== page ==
Vlasta Burian, the King of Comedians, died 40 years ago
Thursday is the 40th anniversary of the death of Vlasta Burian, the most famous Czech actor of the 1930s and 1940s and a man known to Czechs as "The King of Comedians". Vlasta Burian was born in 1891, and his acting career began in 1910, when he started performing in cabarets. He had no professional training and only finished primary school. Some say Vlasta Burian was not very reliable - he used to be late for rehearsals, sometimes he did not appear at all. When the directors of several cabarets in Prague refused to hire him, he established his own in the city centre. As a director himself, he was very strict with his fellow actors, and it's said that if there were two performances in one day, the actors were not allowed to eat during the interval between them. By Alena Skodova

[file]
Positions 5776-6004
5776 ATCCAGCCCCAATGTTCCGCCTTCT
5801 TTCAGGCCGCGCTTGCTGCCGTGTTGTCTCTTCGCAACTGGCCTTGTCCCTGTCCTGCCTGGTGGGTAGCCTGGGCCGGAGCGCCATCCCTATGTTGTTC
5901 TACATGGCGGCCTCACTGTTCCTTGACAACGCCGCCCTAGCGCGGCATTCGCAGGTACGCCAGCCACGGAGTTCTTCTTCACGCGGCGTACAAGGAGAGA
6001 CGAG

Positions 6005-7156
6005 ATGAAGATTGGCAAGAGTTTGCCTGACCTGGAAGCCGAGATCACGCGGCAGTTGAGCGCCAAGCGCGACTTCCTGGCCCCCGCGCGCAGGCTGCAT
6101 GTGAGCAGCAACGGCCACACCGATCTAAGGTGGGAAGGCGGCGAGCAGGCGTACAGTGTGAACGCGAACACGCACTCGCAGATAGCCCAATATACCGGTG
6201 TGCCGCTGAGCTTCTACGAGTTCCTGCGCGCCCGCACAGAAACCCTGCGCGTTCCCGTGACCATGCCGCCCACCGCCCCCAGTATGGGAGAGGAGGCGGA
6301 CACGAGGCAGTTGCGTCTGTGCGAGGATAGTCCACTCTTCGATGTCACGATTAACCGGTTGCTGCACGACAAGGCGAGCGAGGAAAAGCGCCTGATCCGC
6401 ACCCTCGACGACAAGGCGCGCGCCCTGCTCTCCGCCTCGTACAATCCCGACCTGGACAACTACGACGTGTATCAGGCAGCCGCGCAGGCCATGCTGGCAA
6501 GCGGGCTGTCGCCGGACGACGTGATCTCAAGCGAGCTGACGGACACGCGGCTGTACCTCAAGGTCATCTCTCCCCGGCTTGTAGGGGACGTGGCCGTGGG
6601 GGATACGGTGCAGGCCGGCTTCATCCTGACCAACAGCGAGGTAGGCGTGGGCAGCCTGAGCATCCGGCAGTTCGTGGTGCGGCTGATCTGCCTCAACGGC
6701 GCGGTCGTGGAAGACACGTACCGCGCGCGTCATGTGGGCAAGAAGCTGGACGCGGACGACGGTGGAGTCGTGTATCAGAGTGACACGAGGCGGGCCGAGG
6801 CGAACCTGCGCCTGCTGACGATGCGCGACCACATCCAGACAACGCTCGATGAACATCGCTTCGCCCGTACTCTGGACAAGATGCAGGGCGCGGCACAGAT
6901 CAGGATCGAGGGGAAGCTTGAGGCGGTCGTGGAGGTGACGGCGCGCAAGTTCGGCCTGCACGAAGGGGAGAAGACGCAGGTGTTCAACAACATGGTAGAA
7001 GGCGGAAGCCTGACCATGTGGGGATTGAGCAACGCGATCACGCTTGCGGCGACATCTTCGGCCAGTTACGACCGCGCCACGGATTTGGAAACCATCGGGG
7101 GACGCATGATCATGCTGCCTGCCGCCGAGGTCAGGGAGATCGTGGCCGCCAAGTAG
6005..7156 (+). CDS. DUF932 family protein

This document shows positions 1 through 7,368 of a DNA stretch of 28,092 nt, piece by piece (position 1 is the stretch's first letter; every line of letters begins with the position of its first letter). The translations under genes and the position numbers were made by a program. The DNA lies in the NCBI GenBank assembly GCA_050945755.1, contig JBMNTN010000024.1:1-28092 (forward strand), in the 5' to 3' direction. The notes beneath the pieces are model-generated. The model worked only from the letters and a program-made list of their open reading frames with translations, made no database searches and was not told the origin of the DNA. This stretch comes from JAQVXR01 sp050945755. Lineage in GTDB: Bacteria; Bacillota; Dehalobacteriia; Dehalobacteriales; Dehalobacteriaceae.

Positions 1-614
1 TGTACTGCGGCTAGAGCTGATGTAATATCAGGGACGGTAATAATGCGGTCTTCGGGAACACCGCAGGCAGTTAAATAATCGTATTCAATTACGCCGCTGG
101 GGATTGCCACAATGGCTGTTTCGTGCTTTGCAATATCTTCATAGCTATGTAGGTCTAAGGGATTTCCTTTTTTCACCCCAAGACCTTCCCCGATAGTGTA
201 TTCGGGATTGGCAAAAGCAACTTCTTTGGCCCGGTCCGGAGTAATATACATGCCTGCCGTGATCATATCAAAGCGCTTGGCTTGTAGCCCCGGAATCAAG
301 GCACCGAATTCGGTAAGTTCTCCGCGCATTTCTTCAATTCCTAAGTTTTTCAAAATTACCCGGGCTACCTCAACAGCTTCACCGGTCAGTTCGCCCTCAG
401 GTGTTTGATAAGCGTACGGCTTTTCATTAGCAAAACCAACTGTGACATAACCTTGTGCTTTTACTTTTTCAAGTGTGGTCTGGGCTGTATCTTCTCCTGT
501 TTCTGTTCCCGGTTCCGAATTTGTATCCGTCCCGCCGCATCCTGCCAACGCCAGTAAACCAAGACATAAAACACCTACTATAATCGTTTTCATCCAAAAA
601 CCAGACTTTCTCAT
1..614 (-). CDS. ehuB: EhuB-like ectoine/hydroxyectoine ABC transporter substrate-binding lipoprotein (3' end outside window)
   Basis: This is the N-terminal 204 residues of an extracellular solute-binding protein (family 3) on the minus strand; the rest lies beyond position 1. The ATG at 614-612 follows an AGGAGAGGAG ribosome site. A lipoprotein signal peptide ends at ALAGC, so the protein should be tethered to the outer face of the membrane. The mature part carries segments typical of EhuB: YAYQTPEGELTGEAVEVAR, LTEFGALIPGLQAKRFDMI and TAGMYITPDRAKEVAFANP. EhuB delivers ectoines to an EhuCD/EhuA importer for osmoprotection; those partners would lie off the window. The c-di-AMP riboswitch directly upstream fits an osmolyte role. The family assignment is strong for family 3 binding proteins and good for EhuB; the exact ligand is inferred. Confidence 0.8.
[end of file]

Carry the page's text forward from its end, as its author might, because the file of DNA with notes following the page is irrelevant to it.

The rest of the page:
Czech tycoons and noblemen were often guests at Burian's villa but during WWII, when the Czech lands were occupied by Germany as the Protectorate of Bohemia and Moravia, Nazi cultural officials and ministers of the protectorate government were also seen in his house. So it came as no surprise that after the war, Burian was accused of collaborating with the Nazis.
Although his contemporaries tried to defend him, saying that without contacts with the Germans he would have never been allowed to appear in films, he was put on trial three times. The last one destroyed him - he spend several months in custody, was stripped of all of his property and what was worst, the Czechoslovak authorities banned him from performing. He died in poverty and disgrace on January 31st 1962.
But Vlasta Burian has never been forgotten. A kind of 'Burianomania' emerged in the late 1960s, and his films - he starred in more than 30 - are regularly shown on TV. Eight years ago a court ruled that Burian had not after all collaborated with the Nazis and in 1999 Burian was named "The Czech Comedian of the 20th Century" in a poll of TV viewers.